Seth’s a screen star

Seth, front, and classmate Hassan in the virtual reality room with TV crew Tim, Kaylee and Simon.

By Casey Neill

A Dandenong North student will soon star on TV in Singapore.
Computer whiz Seth is excelling at Wooranna Park Primary and sharing knowledge with his peers.
His father relocated from Singapore to Australia last year after finding the school during a world-wide online search.
Kaylee Soh from Singapore’s Media Corp read about the move and asked the family to join her documentary series.
“It’s for one episode of a series about four talented kids in different fields,” she said.
“Seth codes, he can do amazing things with Minecraft, he’s learning how to do block chain…
“It’s really interesting and really relevant to the technology landscape at the moment.”
Ms Soh flew to Melbourne with a cameraman, added a local crew member and joined Seth and his family in Dandenong North.
Her focus is on how his parents chose the school and how Wooranna Park has helped him blossom.
She said he wasn’t getting the right kind of education in Singapore so she wanted to find out what was different about the system at Wooranna Park.
His family told Ms Soh that he’d grown more confident and made friends and they were glad they made the sacrifice of moving countries.
“They think it’s worth it,” she said.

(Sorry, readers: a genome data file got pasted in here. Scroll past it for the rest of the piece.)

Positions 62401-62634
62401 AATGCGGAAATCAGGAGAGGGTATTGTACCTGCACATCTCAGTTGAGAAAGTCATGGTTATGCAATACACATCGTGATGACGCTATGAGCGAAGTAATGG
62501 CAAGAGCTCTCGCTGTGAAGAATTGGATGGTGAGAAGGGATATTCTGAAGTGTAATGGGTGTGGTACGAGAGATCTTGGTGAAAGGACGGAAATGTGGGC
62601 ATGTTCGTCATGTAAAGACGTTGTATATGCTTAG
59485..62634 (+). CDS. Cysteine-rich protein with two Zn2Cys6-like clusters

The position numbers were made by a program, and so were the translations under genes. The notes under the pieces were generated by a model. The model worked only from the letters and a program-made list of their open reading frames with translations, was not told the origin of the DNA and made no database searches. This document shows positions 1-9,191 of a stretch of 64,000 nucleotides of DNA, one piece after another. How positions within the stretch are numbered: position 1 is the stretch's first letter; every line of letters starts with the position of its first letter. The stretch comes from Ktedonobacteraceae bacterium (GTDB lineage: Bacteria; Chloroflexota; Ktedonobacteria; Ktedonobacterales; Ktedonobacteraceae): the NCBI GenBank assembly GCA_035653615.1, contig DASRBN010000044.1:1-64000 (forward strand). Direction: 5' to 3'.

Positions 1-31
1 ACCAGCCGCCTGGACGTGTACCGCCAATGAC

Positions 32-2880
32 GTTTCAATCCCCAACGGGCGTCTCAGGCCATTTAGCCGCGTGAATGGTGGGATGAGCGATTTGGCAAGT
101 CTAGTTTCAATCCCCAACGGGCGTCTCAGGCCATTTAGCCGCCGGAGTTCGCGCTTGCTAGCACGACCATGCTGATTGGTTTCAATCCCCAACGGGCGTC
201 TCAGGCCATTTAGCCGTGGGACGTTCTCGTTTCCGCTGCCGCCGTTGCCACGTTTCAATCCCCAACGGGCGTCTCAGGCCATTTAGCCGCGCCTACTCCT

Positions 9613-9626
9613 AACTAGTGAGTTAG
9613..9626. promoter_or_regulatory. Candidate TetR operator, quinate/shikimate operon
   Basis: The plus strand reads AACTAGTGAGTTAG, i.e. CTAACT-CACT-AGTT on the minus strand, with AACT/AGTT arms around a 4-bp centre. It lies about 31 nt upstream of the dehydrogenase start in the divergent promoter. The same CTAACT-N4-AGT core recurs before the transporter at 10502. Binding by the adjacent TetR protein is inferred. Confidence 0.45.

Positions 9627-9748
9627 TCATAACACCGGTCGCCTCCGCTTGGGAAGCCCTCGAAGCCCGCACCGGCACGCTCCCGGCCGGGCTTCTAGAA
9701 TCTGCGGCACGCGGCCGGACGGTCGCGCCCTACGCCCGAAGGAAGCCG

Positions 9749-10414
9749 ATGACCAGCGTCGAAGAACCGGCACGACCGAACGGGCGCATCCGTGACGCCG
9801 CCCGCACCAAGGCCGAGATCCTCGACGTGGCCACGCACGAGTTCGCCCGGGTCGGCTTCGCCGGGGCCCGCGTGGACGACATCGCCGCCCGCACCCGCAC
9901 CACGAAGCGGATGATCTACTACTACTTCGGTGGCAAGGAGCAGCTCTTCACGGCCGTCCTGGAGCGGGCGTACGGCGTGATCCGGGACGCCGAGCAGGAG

Seth was playing building and adventure game Minecraft when the Journal stopped by the school on Tuesday 30 January.
He then ran to the school’s virtual reality room, donned goggles to immerse himself in an online sphere and searched for cryptocurrency Bitcoin.
“He’s interest in so many things and he’s going a mile an hour,” Ms Soh said.
She’s also explored the wider Dandenong North community and spoken to Seth’s teachers.
On Wednesday 31 January the film crew flew Seth to Sydney to meet Professor Andrea Morello at the University of New South Wales.
He’ll answer Seth’s questions and show him a quantum computer.
“Seth’s father said he was really interested in seeing it,” Ms Soh said.
“We wanted to give him a surprise.”
Seth said the computer “uses atoms to make kilobits” and he was excited to see the “really new technology”.
“Soon it will be our everyday thing,” he said.
Principal Ray Trotter explained that normal computers worked vertically but the quantum computer could also work horizontally.
He said a standard computer could handle a zero or a one at any given time, but a quantum machine could handle both simultaneously.
“They can solve problems so much faster,” Mr Trotter said.
The half-hour program on Seth will screen on Channel 5 in Singapore in March.